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Thursday, June 9, 2016

Saving money on computer hardware
giving an old computer new life

Many of us used to have a company provided laptop computer that we carried with us for use at work and at home. After separating from Intel Corp. this laptop computer is no longer available.

I understand if some of you went on a spree and bought a new laptop or desktop computer for your personal use; however, for who cannot afford the extra expense or simply are interested in stretching your hard earned dollar, there are alternatives.

If you have an older laptop or desktop computer that is 3-5 years old, it is rather easy to upgrade its performance to a very good level. In most cases processor upgrade will not buy you much performance gain, since most computer operations nowadays are I/O and memory bandwidth constrained. For those of you who are not afraid to use a screwdriver to open your computer case I would recommend the following:

Switch from a mechanical disk to a Solid State Disk (SSD). If your original hardware configuration used a mechanical disk, this upgrade will give your computer the most significant boost. This is particularly noticeable if you are using Microsoft Windows OS. Windows is performing an incredible number of mass storage access operations--more than it should... :)  If you are using Linux or OpenBSD fewer disk accesses are present, yet the overall performance improvement is just as noticeable. I found that after switching a 5 year old laptop to SSD storage, it was like an adrenaline shot. The login screen appeared within 10-15 seconds, as opposed to several minutes and all programs were significantly more responsive. The SSD that I purchased cost me $60. Not bad at all for a new lease on life.

Note that if your operating system supports file compression, it is probably a feature that is worthwhile activating, in order to squeeze more data into the mass storage device. I chose a 240 GB unit, because if I have a need for more storage, I prefer to put it on a detachable external USB drive. External USB disk storage is very cheap nowadays and it is an excellent solution for keeping bulk data files that are not frequently used, such as pictures, movies, music files, etc.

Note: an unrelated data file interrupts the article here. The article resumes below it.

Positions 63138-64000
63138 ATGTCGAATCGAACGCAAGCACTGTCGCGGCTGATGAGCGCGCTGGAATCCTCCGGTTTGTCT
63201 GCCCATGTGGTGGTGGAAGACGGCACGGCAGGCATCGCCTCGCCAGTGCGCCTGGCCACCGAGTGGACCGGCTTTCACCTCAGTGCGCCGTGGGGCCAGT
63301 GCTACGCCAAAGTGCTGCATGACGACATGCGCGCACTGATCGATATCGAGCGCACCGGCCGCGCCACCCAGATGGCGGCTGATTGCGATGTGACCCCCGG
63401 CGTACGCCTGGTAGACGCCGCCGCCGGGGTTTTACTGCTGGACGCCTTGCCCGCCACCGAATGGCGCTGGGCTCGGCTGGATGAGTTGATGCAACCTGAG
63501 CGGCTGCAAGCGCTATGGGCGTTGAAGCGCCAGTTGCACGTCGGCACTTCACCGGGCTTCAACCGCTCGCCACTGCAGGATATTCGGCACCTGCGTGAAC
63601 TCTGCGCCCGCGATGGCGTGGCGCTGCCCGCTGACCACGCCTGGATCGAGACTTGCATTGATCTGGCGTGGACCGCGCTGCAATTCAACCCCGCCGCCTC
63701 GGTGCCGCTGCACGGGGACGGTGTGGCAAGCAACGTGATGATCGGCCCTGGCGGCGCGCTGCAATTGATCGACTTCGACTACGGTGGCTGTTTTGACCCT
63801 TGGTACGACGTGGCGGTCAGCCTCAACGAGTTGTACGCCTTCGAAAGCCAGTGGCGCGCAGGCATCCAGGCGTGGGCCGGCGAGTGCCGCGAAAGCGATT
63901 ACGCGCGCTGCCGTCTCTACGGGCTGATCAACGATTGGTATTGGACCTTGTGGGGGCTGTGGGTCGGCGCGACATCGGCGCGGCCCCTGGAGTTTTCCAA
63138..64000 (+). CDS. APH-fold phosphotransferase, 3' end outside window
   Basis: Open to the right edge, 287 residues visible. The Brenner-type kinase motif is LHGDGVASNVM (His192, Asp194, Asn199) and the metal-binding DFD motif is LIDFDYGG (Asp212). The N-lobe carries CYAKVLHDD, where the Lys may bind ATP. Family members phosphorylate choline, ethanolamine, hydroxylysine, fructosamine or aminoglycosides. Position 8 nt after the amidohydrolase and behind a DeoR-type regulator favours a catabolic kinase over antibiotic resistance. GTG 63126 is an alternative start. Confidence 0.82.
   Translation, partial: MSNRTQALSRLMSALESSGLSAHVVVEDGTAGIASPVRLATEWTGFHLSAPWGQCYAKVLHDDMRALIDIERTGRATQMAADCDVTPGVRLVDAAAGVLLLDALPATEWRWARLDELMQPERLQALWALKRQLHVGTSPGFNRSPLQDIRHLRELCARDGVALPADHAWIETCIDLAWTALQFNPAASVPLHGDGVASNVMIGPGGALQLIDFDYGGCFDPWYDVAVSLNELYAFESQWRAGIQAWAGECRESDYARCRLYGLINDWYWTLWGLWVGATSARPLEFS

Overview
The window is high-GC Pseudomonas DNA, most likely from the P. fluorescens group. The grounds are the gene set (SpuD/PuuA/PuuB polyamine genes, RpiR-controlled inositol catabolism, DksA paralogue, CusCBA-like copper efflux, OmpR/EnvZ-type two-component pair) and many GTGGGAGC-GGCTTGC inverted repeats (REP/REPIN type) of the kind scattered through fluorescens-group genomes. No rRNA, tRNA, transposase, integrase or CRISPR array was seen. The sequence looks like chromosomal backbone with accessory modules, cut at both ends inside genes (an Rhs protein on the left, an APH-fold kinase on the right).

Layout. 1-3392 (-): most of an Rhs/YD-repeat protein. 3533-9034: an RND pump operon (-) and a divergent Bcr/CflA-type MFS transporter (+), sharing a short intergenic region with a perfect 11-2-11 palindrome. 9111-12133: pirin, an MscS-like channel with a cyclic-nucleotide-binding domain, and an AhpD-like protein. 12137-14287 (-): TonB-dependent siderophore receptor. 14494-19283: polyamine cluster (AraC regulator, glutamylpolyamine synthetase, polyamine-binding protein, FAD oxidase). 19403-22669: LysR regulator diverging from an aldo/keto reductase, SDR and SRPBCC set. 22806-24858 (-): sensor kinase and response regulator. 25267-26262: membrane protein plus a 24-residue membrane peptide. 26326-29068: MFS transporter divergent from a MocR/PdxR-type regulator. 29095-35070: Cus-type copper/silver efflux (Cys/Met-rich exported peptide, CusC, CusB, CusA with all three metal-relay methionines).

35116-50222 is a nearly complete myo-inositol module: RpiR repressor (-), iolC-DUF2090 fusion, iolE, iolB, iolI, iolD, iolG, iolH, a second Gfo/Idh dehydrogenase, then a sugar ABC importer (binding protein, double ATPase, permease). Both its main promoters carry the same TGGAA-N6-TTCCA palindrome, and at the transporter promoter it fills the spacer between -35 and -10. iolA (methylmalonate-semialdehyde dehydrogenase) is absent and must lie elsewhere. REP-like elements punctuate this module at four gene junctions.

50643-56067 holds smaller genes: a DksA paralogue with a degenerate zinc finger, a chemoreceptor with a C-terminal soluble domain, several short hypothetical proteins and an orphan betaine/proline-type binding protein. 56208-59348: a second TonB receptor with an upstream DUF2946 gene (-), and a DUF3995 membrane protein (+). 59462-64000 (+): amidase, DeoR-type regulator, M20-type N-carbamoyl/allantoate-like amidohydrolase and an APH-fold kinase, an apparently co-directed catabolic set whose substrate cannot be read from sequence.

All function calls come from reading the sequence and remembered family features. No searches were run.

Upgrade your memory configuration to the maximum size supported by your computer. Most 3-5 year old computers use DDR3 memory which is extremely cheap nowadays. Choose memory modules that have a good normalized timing profile, like DDR3-1600 9-9-9-28. I have seen 16GB available as a pair of modules (2x8GB) offered for as low as $52. I upgraded my old laptop to its maximum configuration of 16 GB for about $60, including shipping. In my experiments, the memory upgrade did not yield as much performance boost in user experience, as the switch to SSD; however, by looking at the performance monitor numbers I could see a 10-25% overall improvement.

Buy a new battery for your laptop. Most laptop batteries degrade during use and older laptops are more power hungry than new ones. However, the market is flooded with aftermarket laptop batteries and though the quality may vary, they are very cheap. I paid $20 (including shipping) for my replacement battery.

Note that the images included in this article are not meant to be interpreted as endorsement for particular vendor products. If you have any questions or comments to this article, please click below and submit your input.

If there is enough interest about conducting a computer upgrade class, I would be willing to help.

--Dr. Flywheel 

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